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About NYC Piano Doctor

NYCPianoDoctor offers you or your child music instruction from a world-class performer and educator. We are all here in New York City to experience the best of the best, including music! The teachers at NYCPD have come from many countries to make a name for themselves in the arts; they are inspiring and outgoing musicians, capable of teaching in many styles of music.


Many people have experienced the “wrong” kind of music instruction—a strict, unrelatable instructor who has not performed in decades; a “just play it again” mentality to instruction, or a teacher who only works for a paycheck and not for the love of teaching. NYCPianoDoctor offers a different kind of music teacher—one that is engaged in what the city has to offer, enjoys teaching, and is an active performer. Our philosophy is to educate through the experiences that we have had as working professionals. Book a trial lesson and see what we have to offer!


Q: How do you choose your teachers?

I’m basically looking for more versions of myself. All my teachers are classically trained but are active in multiple aspects of the New York music scene. They are adept at jazz and improvised music, and are capable of teaching pop styles as well. The core of what we teach is the classical tradition (sight reading, technique, etc), but as students develop, my teachers can easily adapt lessons to fit the strengths of their students. I do not employ anyone who is not actively performing. My teachers are exciting professional performers who teach because they enjoy passing on what they have learned.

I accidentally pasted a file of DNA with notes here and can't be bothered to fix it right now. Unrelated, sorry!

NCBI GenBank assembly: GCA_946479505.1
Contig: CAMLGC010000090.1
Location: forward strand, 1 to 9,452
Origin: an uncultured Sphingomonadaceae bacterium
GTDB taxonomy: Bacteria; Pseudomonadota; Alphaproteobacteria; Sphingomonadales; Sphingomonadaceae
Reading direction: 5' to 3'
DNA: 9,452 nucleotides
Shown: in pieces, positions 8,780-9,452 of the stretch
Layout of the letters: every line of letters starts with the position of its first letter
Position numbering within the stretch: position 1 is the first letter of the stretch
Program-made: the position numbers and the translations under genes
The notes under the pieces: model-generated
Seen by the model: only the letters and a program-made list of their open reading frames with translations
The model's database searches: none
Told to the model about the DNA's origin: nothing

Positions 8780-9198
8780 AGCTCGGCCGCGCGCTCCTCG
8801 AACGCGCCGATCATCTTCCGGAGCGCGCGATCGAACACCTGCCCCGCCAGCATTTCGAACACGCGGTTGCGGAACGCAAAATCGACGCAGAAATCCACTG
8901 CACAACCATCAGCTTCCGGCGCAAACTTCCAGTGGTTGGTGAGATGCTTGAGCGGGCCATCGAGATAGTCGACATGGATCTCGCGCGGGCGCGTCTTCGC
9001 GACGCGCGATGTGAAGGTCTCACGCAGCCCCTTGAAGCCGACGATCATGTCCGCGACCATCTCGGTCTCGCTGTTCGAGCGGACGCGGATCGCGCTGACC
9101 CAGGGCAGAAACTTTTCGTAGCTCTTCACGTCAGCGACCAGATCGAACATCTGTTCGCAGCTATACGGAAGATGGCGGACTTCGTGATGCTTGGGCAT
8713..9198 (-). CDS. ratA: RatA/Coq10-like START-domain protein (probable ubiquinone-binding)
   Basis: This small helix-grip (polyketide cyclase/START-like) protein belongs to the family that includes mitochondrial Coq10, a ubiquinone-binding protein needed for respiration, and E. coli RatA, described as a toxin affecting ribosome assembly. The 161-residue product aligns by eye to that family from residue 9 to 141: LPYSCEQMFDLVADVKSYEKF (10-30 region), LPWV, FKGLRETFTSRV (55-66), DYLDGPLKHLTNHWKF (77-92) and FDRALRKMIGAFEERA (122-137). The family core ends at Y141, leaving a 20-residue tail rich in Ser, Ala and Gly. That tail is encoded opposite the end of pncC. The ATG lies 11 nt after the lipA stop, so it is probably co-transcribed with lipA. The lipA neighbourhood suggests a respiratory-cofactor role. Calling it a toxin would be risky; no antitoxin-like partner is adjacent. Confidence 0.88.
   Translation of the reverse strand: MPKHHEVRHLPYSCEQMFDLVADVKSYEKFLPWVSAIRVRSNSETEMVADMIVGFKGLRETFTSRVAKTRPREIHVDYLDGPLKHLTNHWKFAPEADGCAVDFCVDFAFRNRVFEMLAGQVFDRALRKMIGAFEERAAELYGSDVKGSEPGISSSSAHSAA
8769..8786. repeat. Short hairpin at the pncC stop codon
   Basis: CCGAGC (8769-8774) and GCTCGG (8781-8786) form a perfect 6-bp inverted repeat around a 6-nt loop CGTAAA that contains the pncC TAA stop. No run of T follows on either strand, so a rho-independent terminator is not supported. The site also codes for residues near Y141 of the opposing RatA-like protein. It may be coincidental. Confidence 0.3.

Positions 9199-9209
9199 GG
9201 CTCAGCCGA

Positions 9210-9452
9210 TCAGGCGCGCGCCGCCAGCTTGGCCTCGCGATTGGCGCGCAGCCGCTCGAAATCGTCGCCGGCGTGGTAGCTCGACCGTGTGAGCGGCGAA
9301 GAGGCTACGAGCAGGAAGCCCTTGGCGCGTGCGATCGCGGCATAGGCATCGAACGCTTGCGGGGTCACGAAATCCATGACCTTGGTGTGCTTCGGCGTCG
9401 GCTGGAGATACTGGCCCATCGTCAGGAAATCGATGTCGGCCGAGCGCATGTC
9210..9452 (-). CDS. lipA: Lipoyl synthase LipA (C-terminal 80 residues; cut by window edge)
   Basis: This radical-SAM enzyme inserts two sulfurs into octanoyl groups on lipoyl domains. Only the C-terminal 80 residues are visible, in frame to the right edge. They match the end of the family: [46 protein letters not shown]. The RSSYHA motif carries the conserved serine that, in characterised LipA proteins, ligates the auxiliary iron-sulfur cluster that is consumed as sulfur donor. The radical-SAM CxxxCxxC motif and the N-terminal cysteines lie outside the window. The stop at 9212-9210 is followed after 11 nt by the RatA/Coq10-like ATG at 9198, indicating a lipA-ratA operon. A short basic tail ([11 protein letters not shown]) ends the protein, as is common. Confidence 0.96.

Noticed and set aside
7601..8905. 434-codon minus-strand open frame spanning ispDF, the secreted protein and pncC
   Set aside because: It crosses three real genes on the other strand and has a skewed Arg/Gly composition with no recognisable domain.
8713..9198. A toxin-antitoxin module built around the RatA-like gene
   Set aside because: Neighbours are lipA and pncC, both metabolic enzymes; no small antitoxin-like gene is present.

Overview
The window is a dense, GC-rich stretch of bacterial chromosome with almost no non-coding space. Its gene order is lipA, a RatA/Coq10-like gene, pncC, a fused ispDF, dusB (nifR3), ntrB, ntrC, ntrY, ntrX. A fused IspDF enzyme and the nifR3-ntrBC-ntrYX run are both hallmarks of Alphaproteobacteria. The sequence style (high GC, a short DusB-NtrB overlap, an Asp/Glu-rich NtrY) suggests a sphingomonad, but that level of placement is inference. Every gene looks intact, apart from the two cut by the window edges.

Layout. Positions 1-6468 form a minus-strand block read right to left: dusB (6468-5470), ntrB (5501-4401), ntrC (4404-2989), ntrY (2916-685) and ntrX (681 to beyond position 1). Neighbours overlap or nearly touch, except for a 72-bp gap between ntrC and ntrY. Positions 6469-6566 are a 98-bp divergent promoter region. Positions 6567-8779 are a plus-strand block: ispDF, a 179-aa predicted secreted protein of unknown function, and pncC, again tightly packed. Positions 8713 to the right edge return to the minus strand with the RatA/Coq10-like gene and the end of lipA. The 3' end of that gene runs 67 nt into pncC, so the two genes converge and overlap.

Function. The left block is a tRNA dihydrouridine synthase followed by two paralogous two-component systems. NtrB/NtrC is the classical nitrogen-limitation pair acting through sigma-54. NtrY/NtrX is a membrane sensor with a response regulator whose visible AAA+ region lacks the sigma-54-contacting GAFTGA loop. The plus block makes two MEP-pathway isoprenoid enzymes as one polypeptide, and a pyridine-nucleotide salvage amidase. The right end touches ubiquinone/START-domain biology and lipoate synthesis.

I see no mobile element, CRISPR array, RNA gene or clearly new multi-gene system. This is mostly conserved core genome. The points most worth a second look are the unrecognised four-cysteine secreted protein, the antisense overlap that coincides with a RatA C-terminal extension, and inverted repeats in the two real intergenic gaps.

Q: What about COVID protocols?

All of the teachers at NYCPianoDoctor are fully vaccinated. Lessons can be taught in-person with masks if desired, or online over Zoom, FaceTime, etc.


Q: Are online lessons are effective as in-person lessons?

One thing we have learned from the pandemic is that online teaching is almost as effective as in-person teaching. It’s impossible to quantify, but I am fully confident that a student who is opting for virtual lessons, even long-term, has the same chance for musical growth as a student who is studying in-person. Opting for a hybrid model, with most lessons being in-person and some online, also has its advantages. It’s easier to schedule make up lessons and possible to still have regular lessons when a student is feeling under the weather. In short, I love having online lessons as a serious option.


Q: Do the students participate in recitals?

Yes! We have 2 recitals a year: one in January and one in June. The recitals are as casual as we can make them, considering it’s still a public performance.


Q: Do I need a piano at home?

You certainly need something at home. An electronic keyboard is completely acceptable, and we are always happy to recommend options for any budget.


Q: How much practicing is needed to make progress?

This is the ultimate question, and there is no perfect answer. For a child starting out, my recommendations is 3-4 days a week at 15 minutes a day. Once the child is used to practicing (and hopefully enjoys it), moving toward 5-6 days a week becomes a possibility. What we do NOT recommend is “cramming” on the day of a lesson. That is a stressful way to learn, and the retention is lower. 

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